July 2 (Bloomberg) -- Cengage Learning Inc. filed for bankruptcy protection more than five years after a buyout led by Apax Partners LLP left the textbook publisher with about $5.8 billion in debt.
Under a deal with some of its senior lenders, the company will try to use the bankruptcy case to eliminate $4 billion in debt, Cengage said in a statement today.
“Our balance sheet is absolutely not fit for purpose, there is too much debt,” Chief Executive Officer Michael Hansen said today in a phone interview. “After we come out of this restructuring, we feel we’ll be in a very good position, with a very sound balance sheet, and a lot of room to continue to invest in the business.”
The company, which bills itself as the second-biggest publisher of college-course material in the U.S., listed more than $1 billion in assets in a filing today in U.S. Bankruptcy Court in Brooklyn, New York.
In 2007, private-equity group Apax led a $7.75 billion acquisition of Cengage from Thomson Reuters Corp. Apax is an investment adviser for funds worth more than $40 billion, the company said.
Apax has been buying Cengage’s debt at a discount, potentially giving the London-based company more influence during the restructuring.
Hedge funds that invest in distressed debt, including Centerbridge Partners LP and Oaktree Capital Group LLC, are part of a group of investors that holds more than $2 billion in Cengage senior debt, people familiar with the pre-bankruptcy talks said in June.
Other investors in the debt include GSO Capital Partners LP, BlackRock Inc. and Oak Hill Advisors LP, according to the people, who requested anonymity because the pre-bankruptcy process wasn’t public.
Cengage, with headquarters in Stamford, Connecticut, reported an 18 percent drop in sales for the six months ended Dec. 31.
Cengage develops teaching materials for colleges, schools, libraries and corporations, and provides print and electronic publishing. Hansen, who joined the publisher in September, has shifted to more digital products and subscriptions as students move away from buying new textbooks.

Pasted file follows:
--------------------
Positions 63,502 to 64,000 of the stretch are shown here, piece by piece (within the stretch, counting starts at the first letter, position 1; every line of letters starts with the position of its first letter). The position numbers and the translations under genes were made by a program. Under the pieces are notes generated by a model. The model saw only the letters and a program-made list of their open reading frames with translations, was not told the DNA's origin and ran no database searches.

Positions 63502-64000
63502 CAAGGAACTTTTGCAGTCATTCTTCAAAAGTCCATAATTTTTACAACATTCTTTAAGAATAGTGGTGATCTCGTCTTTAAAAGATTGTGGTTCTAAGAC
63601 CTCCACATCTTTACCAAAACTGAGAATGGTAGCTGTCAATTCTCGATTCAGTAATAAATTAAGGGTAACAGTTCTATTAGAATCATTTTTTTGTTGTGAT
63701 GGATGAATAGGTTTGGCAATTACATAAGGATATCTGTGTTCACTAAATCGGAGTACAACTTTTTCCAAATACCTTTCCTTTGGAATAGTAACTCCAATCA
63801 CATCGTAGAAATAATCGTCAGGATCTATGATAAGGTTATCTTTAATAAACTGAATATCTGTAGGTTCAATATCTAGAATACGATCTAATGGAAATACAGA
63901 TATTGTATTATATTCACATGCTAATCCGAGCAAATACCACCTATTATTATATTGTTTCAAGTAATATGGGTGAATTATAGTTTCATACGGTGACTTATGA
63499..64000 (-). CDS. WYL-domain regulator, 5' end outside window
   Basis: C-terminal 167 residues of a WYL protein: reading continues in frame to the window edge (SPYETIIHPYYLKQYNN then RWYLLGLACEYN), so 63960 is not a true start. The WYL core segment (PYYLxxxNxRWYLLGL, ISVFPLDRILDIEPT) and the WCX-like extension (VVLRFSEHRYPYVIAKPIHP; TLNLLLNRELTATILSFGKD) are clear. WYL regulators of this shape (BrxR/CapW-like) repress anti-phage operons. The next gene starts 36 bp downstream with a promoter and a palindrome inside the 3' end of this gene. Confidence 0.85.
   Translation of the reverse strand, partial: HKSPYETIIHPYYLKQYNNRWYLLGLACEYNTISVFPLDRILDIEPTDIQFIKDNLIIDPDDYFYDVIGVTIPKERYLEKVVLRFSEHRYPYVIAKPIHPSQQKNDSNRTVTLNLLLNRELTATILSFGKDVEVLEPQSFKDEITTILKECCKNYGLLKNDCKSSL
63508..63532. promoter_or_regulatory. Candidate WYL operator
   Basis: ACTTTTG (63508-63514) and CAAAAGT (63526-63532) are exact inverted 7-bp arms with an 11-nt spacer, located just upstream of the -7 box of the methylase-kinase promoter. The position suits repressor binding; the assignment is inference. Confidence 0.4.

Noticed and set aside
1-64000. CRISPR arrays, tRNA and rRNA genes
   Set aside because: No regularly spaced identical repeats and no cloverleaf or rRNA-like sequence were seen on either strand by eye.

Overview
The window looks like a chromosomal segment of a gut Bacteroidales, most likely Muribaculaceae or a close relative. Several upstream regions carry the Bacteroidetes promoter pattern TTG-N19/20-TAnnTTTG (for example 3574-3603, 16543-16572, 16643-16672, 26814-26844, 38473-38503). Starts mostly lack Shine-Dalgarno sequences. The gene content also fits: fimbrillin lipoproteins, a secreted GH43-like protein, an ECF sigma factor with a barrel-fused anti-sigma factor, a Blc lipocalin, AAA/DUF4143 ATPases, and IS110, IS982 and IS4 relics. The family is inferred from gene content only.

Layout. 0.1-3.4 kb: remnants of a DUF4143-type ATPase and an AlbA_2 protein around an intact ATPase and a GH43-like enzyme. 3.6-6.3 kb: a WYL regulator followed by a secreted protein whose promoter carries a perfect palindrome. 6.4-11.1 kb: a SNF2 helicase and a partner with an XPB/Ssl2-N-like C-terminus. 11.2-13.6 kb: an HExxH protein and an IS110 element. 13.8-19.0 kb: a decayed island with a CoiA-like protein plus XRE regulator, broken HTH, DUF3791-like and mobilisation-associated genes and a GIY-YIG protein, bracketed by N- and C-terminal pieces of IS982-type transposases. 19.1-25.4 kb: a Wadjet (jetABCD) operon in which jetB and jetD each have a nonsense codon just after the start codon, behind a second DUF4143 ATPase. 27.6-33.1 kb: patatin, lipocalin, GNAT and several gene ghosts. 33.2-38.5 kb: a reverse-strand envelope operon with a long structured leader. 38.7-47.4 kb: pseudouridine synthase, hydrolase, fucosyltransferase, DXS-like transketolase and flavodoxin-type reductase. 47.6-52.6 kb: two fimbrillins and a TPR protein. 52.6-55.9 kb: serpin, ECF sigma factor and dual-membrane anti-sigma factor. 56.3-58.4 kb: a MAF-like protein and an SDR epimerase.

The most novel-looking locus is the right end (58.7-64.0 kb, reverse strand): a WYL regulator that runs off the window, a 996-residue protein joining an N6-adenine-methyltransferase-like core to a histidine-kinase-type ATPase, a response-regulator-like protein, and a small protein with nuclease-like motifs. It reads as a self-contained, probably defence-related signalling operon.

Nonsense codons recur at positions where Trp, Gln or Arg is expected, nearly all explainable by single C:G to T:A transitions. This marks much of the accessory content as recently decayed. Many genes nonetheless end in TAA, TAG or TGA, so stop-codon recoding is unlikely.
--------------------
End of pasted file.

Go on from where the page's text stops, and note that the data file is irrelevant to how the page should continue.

In a list of its biggest unsecured creditors the company named Wilmington Trust, NA as agent for about $292 million in senior unsecured notes, Bank of Oklahoma as agent for about $132 million in senior subordinated, discounted notes and Wells Fargo Bank, NA as agent for $63.6 million in so-called payment-in-kind notes. The company also said it owed the Thomson Corporation $1.46 million for a tax indemnification.
Greg Mankiw, a Harvard University professor who advised Republican presidential candidate Mitt Romney is owed $1.6 million in royalties, according to the bankruptcy filing.
In the past, too much investment was directed to print at the expense of digital, Hansen said. Under new management, Cengage is focused “squarely on digital” and faculty and student users.
“The whole industry by and large has been a little bit guilty to not change quickly enough to the new paradigm; Cengage was certainly part of that,” Hansen said. “There was an underlying belief that the print model would hold up better than it actually did, particularly recently.”
Before it filed, Cengage faced mounting pressure to restructure its debt -- mostly from the 2007 leveraged buyout -- as payment deadlines loomed. Lenders were negotiating the company’s value and how to convert debt holdings into equity, the people said.
It has about $43 million in interest on a second-lien bond and a $222 million credit line due as soon as July 5, according to an earnings report and data compiled by Bloomberg.
The case is In re Cengage Learning Inc., 13-44106, U.S. Bankruptcy Court, Eastern District of New York, Brooklyn.